As for the humpback whales, one of the North Atlantic researchers for the species confirmed that one fluke photographed by the expedition matched to an individual seen in October 2014 and in January 2015 in the Tromso – Andenes region in the North of Norway. Our most unique sighting was the one of a white humpback whale, named “Willow”. It is the only known 95% leucistic individual in the Northern Atlantic humpback population. Based on this feature and together with its fluke ID, the expedition was able to confirm that Willow has been seen in the breeding grounds of Guadeloupe in 2015, 2019, 2020, as well as in the feeding grounds of Spitzbergen even earlier, in 2012. A tissue sample had been taken there, indicating Willow is a male. “This story and unique encounter demonstrates how every single fluke photo adds pieces of the puzzle that make up the life history of these long-lived migrating baleen whales” says An Bollen, the expedition leader.
Regarding the blue whales, the two individuals seen travelling together by the expedition were re-sightings from the Azores. One was seen there in 2010 and the other one in 2006, 2010, 2014 and 2018, as confirmed by the researcher Richard Sears, showing that at least some individuals use the same migration routes.
Dorsal fin photos were sorted by citizen scientists and have been sent off to Karen Hartmann, Risso’s dolphin researcher and to other colleagues working on bottlenose dolphins and false killer whales. These species are considered resident around the archipelago and indeed the expedition recognised some individuals with distinctive dorsal fins in groups of varying sizes, so as more feedback comes in form the colleagues, it will also add to an increased understanding of these dolphin species.
This year the expedition collaborated closely with the University of the Azores by testing the beta version of the Monicet app, which was released just before the start of the expedition. The expedition team provided several recommendations, which were included in an improved version, released by the end of April 2022. The idea is to roll out the use of the Monicet App to all whale watching vessels in the Azores to enable data collection and sharing. The expedition is proud to be asissting with this.
The expedition also worked with more advanced GPS units, which allow it to generate maps and other visualisations of results and effort.
This sums up the 16th Azores edition, which is only possible thanks to an international team of citizen scientists Lisa Steiner us and dedicating their free time, energy, resources and enthusiasm to collecting data and contributing to the conservation of these fascinating animals. Biosphere Expeditions will be back in March 2023 to continue its citizen science programme and keep contributing to long-term cetacean monitoring.
Group 1 left on Friday with Roland driving a small contigent to Mulot, others making their way to the Maasai Mara for safari and still others choosing to fly from the local airstrip. The first leg of this expedition has passed in the blink of an eye and group 1 have left big boots to fill for the upcoming groups.
Below are some headline data that outline the hours of hard work put in by our first group:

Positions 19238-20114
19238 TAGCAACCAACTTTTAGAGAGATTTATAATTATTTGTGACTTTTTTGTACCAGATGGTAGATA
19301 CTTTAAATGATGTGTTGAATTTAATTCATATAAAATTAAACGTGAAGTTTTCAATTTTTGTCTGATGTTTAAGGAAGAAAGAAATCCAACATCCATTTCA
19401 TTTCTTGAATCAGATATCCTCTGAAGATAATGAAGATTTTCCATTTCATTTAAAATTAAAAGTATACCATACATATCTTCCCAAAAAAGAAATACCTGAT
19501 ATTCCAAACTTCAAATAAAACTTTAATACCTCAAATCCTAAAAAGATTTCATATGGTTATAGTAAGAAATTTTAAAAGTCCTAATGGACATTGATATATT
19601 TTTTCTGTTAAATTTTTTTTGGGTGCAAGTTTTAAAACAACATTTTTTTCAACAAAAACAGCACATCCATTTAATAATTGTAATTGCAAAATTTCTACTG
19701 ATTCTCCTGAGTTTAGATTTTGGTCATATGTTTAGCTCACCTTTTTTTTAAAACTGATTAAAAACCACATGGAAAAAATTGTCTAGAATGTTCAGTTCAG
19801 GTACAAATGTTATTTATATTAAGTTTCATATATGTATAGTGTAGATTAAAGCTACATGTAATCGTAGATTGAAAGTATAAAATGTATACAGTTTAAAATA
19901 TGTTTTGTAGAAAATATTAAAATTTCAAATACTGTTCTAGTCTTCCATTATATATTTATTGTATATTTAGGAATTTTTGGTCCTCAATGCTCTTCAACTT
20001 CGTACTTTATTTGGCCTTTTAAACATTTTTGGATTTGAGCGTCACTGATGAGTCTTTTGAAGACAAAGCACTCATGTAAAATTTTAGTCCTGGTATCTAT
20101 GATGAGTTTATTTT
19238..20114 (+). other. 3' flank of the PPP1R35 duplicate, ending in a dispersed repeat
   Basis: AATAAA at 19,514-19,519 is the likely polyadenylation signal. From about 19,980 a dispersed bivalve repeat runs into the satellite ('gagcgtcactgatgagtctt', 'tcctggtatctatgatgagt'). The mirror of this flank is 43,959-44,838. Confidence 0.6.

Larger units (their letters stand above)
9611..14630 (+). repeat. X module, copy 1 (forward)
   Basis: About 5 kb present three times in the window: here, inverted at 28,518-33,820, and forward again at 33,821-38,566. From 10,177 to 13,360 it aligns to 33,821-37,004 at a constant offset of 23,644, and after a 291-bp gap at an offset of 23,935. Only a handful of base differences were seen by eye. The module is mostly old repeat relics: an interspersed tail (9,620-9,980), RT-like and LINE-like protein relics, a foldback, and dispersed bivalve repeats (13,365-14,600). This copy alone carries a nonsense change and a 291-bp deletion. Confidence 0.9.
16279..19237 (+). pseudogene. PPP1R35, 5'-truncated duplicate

Over 10,000 total animals recorded. 164 raptors and endangered birds recorded in 79 sightings including 28 grey crowned cranes in one sighting.
9572 mammals recorded on 14 vehicle transects with a total distance of 260km.
9 foot patrols completed recording scat including samples of aardvark and jackal scat plus footprints of elephants and hippos were photographed close to human settlement.
Two 14-hour waterhole observations with hyaenas, civet and lots of zebras, buffaloes and giraffes.
308 iconic species recorded whilst not on transect (lions, leopards and elephants among others).
6 hotspot cameras placed in locations with good chances of recording charismatic species.
Countless hours spent by Roland hunched over a laptop like a mad scientist, tweaking and perfecting the Cybertracker app and ironing out the quirks found on individual phones so that we can collate these data.
Group 2 – we look forward to meeting you and get stuck into the science all over again. We are set up to welcome you and the sunsets promise to put on a display. See you tomorrow.
Wednesday saw the first local school education day of the Kenya 2023 expedition. We spent Tuesday afternoon planning the day and group 1 had some great ideas with activities planned to engage the students including discussions around human-wildlife conflict and poaching, hands-on demonstrations of scientific equipment and the processes we use to collect data.
The students were split into four groups named the Lions, Hippos, Elephants and Crocodiles. These names were chosen specifically as they are among the most prominent in terms of human-wildlife conflict. The morning was spent visiting the school in Emarti and meeting the excited students and teachers before heading into the conservancy for a game drive. This experience was eye-opening for us, as the vast majority of the students had not encountered the animals that live right on their doorstep. When we sighted a herd elephants, it was an emotional moment for the students and citizen scientists alike, many united in spotting their first elephants in the wild.